The construction economics for eco-friendly rentals in the Greater Toronto Area are getting a boost courtesy of a veteran builder who believes he’s found the “sweet spot” with his own Mimico-based prototype.
“Four units is the sweet spot in what I believe is going to be the new game in town for the next decade, maybe more,” Mike Manning, owner and president of Greenbilt Homes, told RENX Homes.
Greenbilt’s prototype, the Flex Plex, is only two units — Manning and his wife live in the bottom unit, and a family from abroad live on the upper level. But he notes the City of Toronto waives development charges on infill rental developments up to four units, and his company has designed housing to capitalize on that incentive.
In September, the federal government announced an HST break for rental construction developers, further ameliorating the economic viability of building purpose-built apartment dwellings in the country’s largest metropolitan region.
Manning also noted the provincial government’s goal to build 1.5 million new homes across Ontario by 2031 necessitates the types of incentives he said augment rental development.
Why Greenbilt is backing the Flex Plex
The Flex Plex, he added, presents an opportunity for young, aspirant homeowners to get a foot in the door and pay down mortgage balances with revenue generated from on-site rental units.
Moreover, the green building sector — which is mostly comprised of companies Manning called “the small guys” — will continue eating larger shares of the housing construction pie as Canada’s carbon tax becomes increasingly punitive every year until 2030, when it hits $170 per metric ton.
“The big guy has had a good run for a couple of decades building condos and stuff like that, but the government will now waive development charges and it will benefit the smaller guys,” he said. “There are carrots being dangled in front of a lot of people. What I see is there will be a direction, or philosophy, that they want to try to help the small guy.”
However, the incentive packages so far are not well aligned. The Canada Mortgage and Housing Corporation (CMHC) has MLI Select, which proffers favourable financing commensurate with the number of environmentally-friendly features, but it only applies to developments with a minimum of five units.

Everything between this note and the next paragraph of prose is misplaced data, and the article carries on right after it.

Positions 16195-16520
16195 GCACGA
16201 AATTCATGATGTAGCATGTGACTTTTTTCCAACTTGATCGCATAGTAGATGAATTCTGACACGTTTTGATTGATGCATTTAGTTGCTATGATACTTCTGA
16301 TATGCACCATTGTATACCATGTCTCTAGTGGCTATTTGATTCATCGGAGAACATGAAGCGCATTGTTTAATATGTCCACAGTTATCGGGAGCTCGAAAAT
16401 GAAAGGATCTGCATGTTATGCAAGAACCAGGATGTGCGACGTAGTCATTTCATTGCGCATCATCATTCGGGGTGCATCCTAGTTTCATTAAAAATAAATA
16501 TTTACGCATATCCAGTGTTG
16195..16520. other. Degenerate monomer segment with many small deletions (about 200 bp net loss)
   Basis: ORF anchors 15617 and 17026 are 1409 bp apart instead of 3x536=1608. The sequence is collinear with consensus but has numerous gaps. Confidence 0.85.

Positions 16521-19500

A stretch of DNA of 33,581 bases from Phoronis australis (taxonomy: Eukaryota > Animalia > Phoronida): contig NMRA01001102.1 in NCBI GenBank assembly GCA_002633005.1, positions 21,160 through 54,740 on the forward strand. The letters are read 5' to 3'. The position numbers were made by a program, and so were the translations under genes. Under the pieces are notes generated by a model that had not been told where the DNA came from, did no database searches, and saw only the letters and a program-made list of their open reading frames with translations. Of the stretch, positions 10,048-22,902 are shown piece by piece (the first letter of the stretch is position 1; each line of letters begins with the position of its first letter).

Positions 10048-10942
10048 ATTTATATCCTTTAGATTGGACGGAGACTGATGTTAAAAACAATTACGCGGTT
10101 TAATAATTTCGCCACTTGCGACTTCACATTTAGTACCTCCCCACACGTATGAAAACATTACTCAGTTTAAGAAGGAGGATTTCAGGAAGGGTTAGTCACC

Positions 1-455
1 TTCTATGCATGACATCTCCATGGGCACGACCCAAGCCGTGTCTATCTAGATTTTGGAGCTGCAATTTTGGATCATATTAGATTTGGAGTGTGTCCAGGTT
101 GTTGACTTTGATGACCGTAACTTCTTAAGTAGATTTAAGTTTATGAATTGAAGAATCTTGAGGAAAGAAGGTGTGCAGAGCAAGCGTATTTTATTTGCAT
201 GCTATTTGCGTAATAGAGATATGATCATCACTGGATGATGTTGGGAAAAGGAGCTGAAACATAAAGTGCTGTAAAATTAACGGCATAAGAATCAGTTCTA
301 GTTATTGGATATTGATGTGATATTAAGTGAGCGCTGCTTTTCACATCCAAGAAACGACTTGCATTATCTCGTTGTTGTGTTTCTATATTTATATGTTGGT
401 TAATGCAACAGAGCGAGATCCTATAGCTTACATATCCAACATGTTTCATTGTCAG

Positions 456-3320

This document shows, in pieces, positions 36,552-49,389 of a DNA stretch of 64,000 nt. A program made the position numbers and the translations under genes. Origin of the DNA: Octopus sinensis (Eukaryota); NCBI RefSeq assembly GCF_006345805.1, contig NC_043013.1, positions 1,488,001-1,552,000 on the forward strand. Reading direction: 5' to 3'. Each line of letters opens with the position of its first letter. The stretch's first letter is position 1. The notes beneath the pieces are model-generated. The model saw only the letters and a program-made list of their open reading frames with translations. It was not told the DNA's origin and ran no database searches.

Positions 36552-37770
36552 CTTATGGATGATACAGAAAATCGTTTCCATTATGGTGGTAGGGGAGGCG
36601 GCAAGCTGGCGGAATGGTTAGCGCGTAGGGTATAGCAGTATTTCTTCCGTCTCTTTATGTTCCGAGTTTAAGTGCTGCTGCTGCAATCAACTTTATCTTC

Amending that stipulation could — at least conceivably — improve green building economics, and that would ultimately benefit tenants who are already beset by record-high rental prices across the GTA.
Fortunately, Manning said, incentive packages aren’t the only way to make the numbers work.
Closing the gap
Both families have occupied Greenbilt’s Flex Plex prototype since October, and the early returns are promising.
“It’s an all-electric house — space heating, hot water, cooking, all lights, and for two families — and our first hydro bill for a house that’s just under 4,000 square feet, including HST, was $205,” Manning said.
Herein is the key, he added, because the suite of municipal inducements, in tandem with the energy savings, keeps asking rents at market rates.
Manning intends to install solar panels on the house and produce power for the energy grid in exchange for credits, which are valid for 11 months and top and bottom out in June and January, respectively, effectively levelling out.
“I’m hoping I end up with a net-zero-energy home,” Manning said. “If you are a landlord and you build a home like I have, what would they want? They’d want to attract the best tenant who pays the best rent and they would want the lowest operating cost.”
It isn’t out of the question that landlords could command a little more in the monthly asking price if the tenant knows their energy bills will be lower than in a conventional rental unit.
Manning reckons younger people — whom, he added, are savvy, well-informed consumers — are more socially and environmentally conscious. This, he believes, will translate into growing demand.
Should that estimation prove incorrect, the fact that Canada is settling record numbers of immigrants and other new residents every year ensures robust, if not excessive, demand for rental housing in Canada’s most economically-diverse market.
“A lot of big developers say (they offer environmentally-friendly homes), but people are not dumb, they investigate,” Manning said. “You’ll feel like you’re helping the environment with your low-carbon footprint and your operating costs are basically at a minimum.
"I think we’re onto something here.”
Award-winning home designer and builder
Greenbilt launched in 2010 and has scooped up a slew of awards along the way, including CMHC’s Healthy Home Award and Home Design Award, and Mindscape Innovations’ Custom Home of the Year.
Part of Manning’s vision for Greenbilt Homes has been to demonstrate that sustainable homes can be built at the same price as their conventional counterparts, but with more benefits, like high-energy efficiency, low-carbon output and cost savings.
Greenbilt also operates a construction business, which builds sustainable homes for other builders.